How do you keep an audience riveted during your talk? United Nations volunteers learned how to overcome stage fright and appear confident at a DW Akademie workshop on media training.
Moses Zangar knows what it's like to feel nervous when speaking in front of an audience. But now he's figured out how to work with the inevitable jitters. At a DW Akademie media training workshop held in Bonn, Zangar learned how good preparation and breathing exercises can help speakers overcome anxiety. "The most important thing is to feel confident," says the 43 year old from Liberia. "If you're nervous you can't get information across the way you were hoping to."
Zangar is one of more than 6,000 United Nations Volunteers (UNV) worldwide. The goal of the volunteer service is to support the achievement of development goals in more than 130 countries around the world. At the first "UNV Partnership Forum," a networking event held in Bonn in the fall of 2014, Zangar and seven other volunteers were each asked to give a "Blue Room Talk" where they would report on their experiences as volunteers in front of an audience of more than 100 international guests.
Coaching via Skype
Few people feel at ease when speaking in public. That's why DW Akademie and the UN offered an intensive media training workshop to the eight participants from Cambodia, China, Egypt, Great Britain, India, Ireland, Liberia and Spain. "Each volunteer had an exciting story to tell," says DW Akademie project manager and trainer, Merjam Wakili. The speakers all had different reasons for getting involved in areas such as education, health care or voter turnout. "The challenge was to get up on a big stage and confidently tell their stories in just five minutes," she adds. Wakili only had one day in Bonn to prepare the eight speakers. She had, however, spoken with each of them several times before over Skype to work out their individual strengths and weaknesses.
When they arrived in Bonn, Wakili coached them in front of cameras, giving them tips and helping them fine-tune their presentations. The volunteers learned there is more to a good presentation than just natural talent. Personality plays a role, as do strong presentation skills. "But presenters often try to crameverything they know into just one statement," Wakili explains. "In doing this, they can't get a clear, core message across." As a trained journalist, Moses Zangar is used to asking questions. But taking center stage himself was a new experience. "I never address the public or speak at public events," he admits, but says that the media training helped take the edge off the experience for him and the seven other UN volunteers.
Zangar opened his Blue Room Talkwith a confident, powerful statement: "The volunteer service is the best thing that’s ever happened to me." He continued by telling the audience about how his UNV work had brought him to Sudan, recounting his story in a manner that was calm,but expressed his underlying passion. At the end of the talk, Zanger and the seven others got a standing ovation as well as requests for them to speak about their experiences at future events.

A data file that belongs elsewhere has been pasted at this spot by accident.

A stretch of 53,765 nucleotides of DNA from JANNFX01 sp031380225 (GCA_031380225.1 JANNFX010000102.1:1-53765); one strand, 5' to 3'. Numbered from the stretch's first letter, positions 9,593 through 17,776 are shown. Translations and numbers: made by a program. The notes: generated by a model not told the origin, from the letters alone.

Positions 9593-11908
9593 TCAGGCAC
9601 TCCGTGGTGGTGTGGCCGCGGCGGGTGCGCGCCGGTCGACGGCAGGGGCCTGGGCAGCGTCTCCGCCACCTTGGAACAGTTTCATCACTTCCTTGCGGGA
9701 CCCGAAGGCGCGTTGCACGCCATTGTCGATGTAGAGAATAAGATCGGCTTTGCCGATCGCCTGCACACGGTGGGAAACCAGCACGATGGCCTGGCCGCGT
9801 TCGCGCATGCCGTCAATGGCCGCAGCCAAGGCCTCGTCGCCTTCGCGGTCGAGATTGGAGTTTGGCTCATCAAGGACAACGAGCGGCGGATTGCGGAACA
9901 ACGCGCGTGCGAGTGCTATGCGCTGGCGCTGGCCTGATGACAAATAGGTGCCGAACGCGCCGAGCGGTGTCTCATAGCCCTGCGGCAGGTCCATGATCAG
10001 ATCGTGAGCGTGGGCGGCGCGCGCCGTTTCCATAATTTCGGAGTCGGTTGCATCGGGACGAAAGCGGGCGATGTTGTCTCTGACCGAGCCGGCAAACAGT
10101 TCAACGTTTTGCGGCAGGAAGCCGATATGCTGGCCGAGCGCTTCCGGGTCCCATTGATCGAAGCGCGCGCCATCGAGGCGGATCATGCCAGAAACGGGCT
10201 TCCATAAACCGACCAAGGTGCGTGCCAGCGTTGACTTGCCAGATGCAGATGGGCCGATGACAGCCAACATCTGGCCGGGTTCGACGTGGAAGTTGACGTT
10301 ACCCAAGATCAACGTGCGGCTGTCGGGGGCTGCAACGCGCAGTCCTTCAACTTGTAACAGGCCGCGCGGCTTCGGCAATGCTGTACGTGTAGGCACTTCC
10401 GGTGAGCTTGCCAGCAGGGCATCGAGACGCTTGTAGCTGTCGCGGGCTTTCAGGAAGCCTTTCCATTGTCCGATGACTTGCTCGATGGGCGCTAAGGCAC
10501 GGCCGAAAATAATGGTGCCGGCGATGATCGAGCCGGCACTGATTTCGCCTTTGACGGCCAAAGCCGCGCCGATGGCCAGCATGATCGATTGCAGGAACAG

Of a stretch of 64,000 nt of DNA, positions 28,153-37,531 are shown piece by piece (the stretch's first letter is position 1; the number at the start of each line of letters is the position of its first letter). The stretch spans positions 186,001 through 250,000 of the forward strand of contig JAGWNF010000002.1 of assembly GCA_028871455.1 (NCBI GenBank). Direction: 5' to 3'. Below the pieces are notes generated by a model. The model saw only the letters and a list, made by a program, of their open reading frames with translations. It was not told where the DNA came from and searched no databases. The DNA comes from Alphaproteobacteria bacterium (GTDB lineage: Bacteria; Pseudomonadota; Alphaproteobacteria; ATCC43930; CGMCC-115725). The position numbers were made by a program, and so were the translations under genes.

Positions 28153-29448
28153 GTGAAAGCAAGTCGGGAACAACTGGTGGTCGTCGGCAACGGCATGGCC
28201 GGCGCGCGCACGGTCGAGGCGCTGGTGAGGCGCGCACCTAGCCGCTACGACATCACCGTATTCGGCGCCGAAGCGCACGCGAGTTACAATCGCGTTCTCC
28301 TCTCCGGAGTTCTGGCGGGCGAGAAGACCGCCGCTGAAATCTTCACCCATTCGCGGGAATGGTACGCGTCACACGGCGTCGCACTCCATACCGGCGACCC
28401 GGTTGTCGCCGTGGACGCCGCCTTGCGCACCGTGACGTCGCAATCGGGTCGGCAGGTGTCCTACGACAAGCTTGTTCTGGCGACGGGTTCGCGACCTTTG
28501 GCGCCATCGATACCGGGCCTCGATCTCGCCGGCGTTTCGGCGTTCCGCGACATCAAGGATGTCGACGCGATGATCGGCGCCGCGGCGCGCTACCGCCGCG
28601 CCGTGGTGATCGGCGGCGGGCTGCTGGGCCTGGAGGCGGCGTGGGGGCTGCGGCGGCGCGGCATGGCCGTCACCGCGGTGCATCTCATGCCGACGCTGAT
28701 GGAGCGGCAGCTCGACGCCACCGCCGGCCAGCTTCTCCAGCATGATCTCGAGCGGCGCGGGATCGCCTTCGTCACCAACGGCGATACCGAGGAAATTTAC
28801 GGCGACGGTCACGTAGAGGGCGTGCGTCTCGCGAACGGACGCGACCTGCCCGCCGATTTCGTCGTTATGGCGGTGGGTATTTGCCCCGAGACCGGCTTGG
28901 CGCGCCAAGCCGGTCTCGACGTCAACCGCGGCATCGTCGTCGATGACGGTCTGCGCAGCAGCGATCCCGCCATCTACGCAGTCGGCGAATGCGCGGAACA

Many of the participants at DW Akademie's media training workshops have found that professional coaching has helped advance their careers. DW Akademie began working with a number of organizations in 2006, including United Nations organizations such as UNV, the UN Development Program and the UN Convention Framework on Climate Change. In addition to giving workshops focusing on interviews, statements or press releases, DW Akademie also offers coaching for top managers and executives. For Jennifer Stapper, who heads the communications department at UNV, DW Akademie coaching for the Blue RoomTalks was crucial to ensure that the speeches were a success. "For many of our staff , the training highlights the fact that they have a tendency to overuse UN jargon," she says.
Daniela Wiesler enjoys hearing feedback like this. She set up DW Akademie's Media Training program in 2005 and since then has developed and conducted numerous workshops. She thinks it's very important to work with the United Nations and other NGOs. "If we can help people in these sectors communicate more effectively, more people will know about their work," says Wiesler. "That's especially important in areas where the public needs to be more aware of what the staff are working on and why," she says. The successful cooperation between DW Akademie and the United Nations is set to continue. An official agreement will soon be drawn up for a new, long-term partnership program.
Moses Zangar from Liberia is now working with the UN Development Program in Zambia and says he'll continue to benefit from the coaching he received from DW Akademie. "I'm a communications officer now and can't wait to apply everything I have learned," he says.